· Additives are used to mask the smell and visibility of side-stream smoke, making it harder for people to protect themselves and undermining claims that smoking is anti-social without at the same time reducing the health risks of passive smoking.
Additive technology is a major tool used by the tobacco industry in the production of this nicotine 'package'. While some cigarettes have been marketed as additive free, according to the verbal testimony of JL Pauly of the Santa Fe Natural Tobacco Co., the modern U.S cigarette contains about 10 percent additives by weight, mostly in the form of sugars, flavorings, and humectants4. But there are others - present in smaller quantities --, which may have a more profound influence on the product. Evidence suggests that additives are actually used by manufacturers to influence the pharmacological effects of nicotine, make individual brands taste more appealing to young and 'aspirational' smokers and mask the taste and immediate discomfort of smoke.

At the simplest level, a cigarette delivers a dose of the main active ingredient, nicotine, into the smokers' lungs in a mixture of smoke particles and gases. The nicotine is rapidly absorbed into the blood through the large surface of the lungs (and mouth and throat) and reaches the brain within ten seconds. Receptors in the brain respond to nicotine stimulation by producing chemicals (dopamines and other neurotransmitters) that give the user what is variously described as a 'hit', 'kick' or 'impact' - the drug effect of nicotine. Over time the receptors become conditioned to expect nicotine (tolerance), and when deprived, the smoker experiences nicotine withdrawal - a very unpleasant sensation for many. This pharmacological impact and withdrawal, enhanced by psychological and social factors related to smoking, create dependency on tobacco products. Nicotine is the main reason why tobacco products are addictive. As this report shows there are a number of subtle ways in which the delivery of nicotine to the brain's receptors can be influenced by additives.

http://www.ash.org.uk/html/regulation/html/additives.html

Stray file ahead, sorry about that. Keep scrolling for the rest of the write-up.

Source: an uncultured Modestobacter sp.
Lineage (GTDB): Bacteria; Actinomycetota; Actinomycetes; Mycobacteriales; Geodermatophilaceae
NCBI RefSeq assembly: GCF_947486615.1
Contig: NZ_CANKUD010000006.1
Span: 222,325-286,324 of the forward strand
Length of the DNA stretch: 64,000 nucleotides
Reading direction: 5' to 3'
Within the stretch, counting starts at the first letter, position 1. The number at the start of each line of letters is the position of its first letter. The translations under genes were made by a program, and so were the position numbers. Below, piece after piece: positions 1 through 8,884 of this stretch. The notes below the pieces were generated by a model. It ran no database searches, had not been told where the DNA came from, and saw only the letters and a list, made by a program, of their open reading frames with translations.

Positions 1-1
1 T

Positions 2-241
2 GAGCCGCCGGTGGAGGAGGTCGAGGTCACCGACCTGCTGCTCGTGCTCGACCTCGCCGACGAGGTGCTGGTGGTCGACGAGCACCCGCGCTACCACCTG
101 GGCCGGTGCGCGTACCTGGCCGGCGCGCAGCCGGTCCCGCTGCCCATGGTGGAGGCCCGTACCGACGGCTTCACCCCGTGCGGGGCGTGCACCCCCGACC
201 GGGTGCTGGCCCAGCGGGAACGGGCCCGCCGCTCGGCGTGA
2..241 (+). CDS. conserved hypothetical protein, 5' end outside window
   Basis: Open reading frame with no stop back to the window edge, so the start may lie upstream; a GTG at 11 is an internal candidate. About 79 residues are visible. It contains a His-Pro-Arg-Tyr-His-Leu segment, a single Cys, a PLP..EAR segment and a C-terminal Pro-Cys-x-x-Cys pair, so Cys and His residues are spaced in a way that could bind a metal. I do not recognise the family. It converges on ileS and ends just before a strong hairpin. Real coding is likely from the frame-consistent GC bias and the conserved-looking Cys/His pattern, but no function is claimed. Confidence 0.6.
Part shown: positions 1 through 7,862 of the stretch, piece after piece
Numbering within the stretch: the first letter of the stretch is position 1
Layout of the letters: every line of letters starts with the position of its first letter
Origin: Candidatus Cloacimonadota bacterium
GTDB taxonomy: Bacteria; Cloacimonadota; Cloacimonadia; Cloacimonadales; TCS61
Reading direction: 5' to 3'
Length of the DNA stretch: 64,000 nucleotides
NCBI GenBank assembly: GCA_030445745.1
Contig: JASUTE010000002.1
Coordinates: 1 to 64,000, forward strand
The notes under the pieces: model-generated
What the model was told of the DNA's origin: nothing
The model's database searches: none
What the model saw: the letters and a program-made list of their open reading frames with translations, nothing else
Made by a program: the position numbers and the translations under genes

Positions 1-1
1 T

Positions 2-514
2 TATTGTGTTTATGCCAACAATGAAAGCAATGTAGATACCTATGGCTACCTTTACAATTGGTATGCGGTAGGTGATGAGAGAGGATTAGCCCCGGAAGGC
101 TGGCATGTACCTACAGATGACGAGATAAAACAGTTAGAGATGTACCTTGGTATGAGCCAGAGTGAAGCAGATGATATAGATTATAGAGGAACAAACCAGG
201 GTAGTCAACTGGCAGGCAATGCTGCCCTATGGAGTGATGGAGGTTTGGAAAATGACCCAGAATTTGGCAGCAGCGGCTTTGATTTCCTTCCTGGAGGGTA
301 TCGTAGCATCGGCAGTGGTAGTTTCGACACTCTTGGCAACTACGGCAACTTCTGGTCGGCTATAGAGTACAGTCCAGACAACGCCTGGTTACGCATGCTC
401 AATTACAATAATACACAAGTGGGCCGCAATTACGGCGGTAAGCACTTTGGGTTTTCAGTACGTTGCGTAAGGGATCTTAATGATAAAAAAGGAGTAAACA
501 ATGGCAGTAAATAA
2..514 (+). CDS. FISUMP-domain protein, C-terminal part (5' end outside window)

You may think it’s your choice to smoke. Maybe, just maybe that first one was your choice. But the manufacturers took that choice out of your hands with deceptive methods like these. It’s typical drug pusher behavior. Get them hooked, and keep them hooked.


So how do I quit?

The secret to breaking free and staying free is education.

It takes just 72 hours to rid your body of all nicotine and 90% of the chemicals it breaks down into, and for the symptoms of withdrawal to peak in intensity before beginning to subside. No psychological crave anxiety attack will last longer than the time it took you to smoke a cigarette - about three minutes. The maximum number of daily craves experienced by the average quitter is six, which occurs on day three (72 hours). In other words, that's 18 minutes of possible hell on the worst day of recovery (3 minutes x 6 craves). By day ten the average quitter is down to experiencing just 1.4 craves.

Do what works for you. Visit websites. NOT cigarette company websites! Whyquit.com is an excellent site. Livejournal has a great smoking cessation community, quitsmokingnow2. I strongly suggest either not using a nicotine replacement or using it for a very limited amount of time. I’ll get into the reasons for that more when I talk about my quit.

My Quit.

One day, on the way home from work, I was almost out of cigarettes. I needed to stop and get some, so I pulled into Eckerd Drug’s parking lot near our home. I’d been thinking off and on about quitting, as most smokers do, for years. I’d been thinking about it more seriously recently, because I had started to learn about the dirty tricks that the tobacco companies play on us and I really did not appreciate being hoodwinked that way. Bob and I had been going out singing karaoke a lot and I knew my voice would be better if I didn’t smoke. It was getting more and more expensive. I was tired of being sick. I’d get a cold and it would last forever. I couldn’t breathe outside in the winter or in very hot weather because of my asthma. I was afraid of getting emphysema. I had so much to live for that I didn’t want to die in five or ten years.

When I went into the drugstore, I bought a box of nicotine gum and several packs of regular gum.